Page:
July 26, 2021
July 26, 2021
July 19, 2022
Mental health service utilization and reported mental health problems (e.g., anxiety, depression, and suicidal ideation) have risen nationally. Accessibility to mental health resources is a critical concern for higher education institutions. College and university campus counseling centers are unable to keep pace with students’ counseling needs. Furthermore, other resources (e.g., off-campus counseling centers) have a myriad of additional barriers that prevent students from accessing them, including cost, knowledge of services, lack of time, and mental health professional shortages. This is of great concern as students’ academic progress has been shown to correlate to their mental state, with undiagnosed and untreated mental health problems affecting students’ satisfaction, academic performance, research productivity, and intention to persist. Furthermore, delayed access to care is known to be a factor in increased frequency of relapse and the course of the illness. In studying mental health in higher education, researchers often group together graduate and undergraduate student populations. Yet, these studies may not account for major differences among these groups’ degree programs and academic fields of study, including differing academic and social demands. Studies on engineering graduate students are particularly sparse, with most work focusing on the experiences of specific demographic communities (e.g., Black, women, or international graduate students). Work done highlights disparaging results, with engineering students exhibiting higher levels of self-reported measures of mental health problems (e.g., depression, anxiety, PTSD). Research is needed to explore engineering graduate students’ mental health experiences, probing more deeply at students’ typical behaviors and how these behaviors are informed by expectations of being an engineer.
In this pilot study, we use photovoice, a photograph elicitation and interview process, to explore how eight engineering graduate students at a large public university quantify and describe their mental health experiences. Data is being collected using an initial survey, submitted images and captions, individual interviews, and a focus group. Preliminary findings report results from the initial survey, to include measures on depression, anxiety, flourishing, academic challenges, and perceived work-life balance. These findings may provide vital information on the underlying culture in engineering with respect to mental health. Data will also show how engineering graduate students situate themselves within the engineering environment (e.g., their departments, research labs, and classes), or how they “fit”. This study will provide insight into the current state of engineering graduate student mental health and the interactions between engineering graduate students’ mental health experiences, their individual expectations, and the culture of mental health in engineering. This information is vital to promote the matriculation of engineering graduate students into the workforce.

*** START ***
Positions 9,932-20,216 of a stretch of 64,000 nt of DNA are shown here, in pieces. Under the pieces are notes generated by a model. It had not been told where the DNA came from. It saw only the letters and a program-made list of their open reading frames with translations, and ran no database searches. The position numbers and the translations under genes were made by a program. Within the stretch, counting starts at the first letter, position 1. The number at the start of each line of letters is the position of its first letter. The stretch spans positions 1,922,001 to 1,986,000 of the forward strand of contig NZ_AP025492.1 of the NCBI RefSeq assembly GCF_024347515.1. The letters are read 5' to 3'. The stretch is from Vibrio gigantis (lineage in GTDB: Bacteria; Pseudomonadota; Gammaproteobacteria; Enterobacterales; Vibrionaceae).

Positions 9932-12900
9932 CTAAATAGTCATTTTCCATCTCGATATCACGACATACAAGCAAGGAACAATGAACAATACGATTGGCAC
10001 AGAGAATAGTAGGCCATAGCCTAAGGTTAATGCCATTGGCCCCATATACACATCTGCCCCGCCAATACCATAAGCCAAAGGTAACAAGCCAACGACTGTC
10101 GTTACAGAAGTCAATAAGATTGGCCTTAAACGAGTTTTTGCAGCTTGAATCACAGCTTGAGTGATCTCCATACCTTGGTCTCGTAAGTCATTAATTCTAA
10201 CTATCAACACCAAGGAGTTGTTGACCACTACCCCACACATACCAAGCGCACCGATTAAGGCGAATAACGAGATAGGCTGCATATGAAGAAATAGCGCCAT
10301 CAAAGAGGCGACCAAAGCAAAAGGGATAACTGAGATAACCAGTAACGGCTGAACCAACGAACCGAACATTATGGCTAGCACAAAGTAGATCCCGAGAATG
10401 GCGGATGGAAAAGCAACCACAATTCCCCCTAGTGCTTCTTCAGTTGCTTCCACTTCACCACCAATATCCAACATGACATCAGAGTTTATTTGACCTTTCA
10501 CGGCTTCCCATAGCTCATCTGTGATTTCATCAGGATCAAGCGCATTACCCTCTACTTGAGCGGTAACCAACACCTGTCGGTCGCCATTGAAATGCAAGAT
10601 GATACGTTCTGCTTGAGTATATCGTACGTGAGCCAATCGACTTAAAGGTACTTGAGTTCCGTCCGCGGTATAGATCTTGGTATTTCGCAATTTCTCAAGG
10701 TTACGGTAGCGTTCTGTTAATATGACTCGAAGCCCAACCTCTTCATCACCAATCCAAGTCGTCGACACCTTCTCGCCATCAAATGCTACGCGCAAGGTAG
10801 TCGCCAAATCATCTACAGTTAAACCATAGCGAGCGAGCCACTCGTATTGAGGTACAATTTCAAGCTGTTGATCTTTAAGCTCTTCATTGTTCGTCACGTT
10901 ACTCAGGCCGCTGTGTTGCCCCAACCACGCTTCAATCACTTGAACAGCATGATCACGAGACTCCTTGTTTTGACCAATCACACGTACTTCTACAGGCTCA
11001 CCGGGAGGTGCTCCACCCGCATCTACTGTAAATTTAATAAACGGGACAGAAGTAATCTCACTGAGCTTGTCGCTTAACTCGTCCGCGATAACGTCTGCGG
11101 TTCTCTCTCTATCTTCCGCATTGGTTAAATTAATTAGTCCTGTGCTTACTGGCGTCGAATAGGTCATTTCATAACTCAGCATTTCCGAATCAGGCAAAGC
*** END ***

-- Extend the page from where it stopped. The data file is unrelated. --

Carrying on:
Bork, S. J., & Mondisa, J. (2021, July), Work in Progress: Using Photovoice to Examine the Mental Health Experiences of Engineering Graduate Students During COVID-19 Paper presented at 2021 ASEE Virtual Annual Conference Content Access, Virtual Conference. 10.18260/1-2--36525
ASEE holds the copyright on this document. It may be read by the public free of charge. Authors may archive their work on personal websites or in institutional repositories with the following citation: © 2021 American Society for Engineering Education. Other scholars may excerpt or quote from these materials with the same citation. When excerpting or quoting from Conference Proceedings, authors should, in addition to noting the ASEE copyright, list all the original authors and their institutions and name the host city of the conference. - Last updated April 1, 2015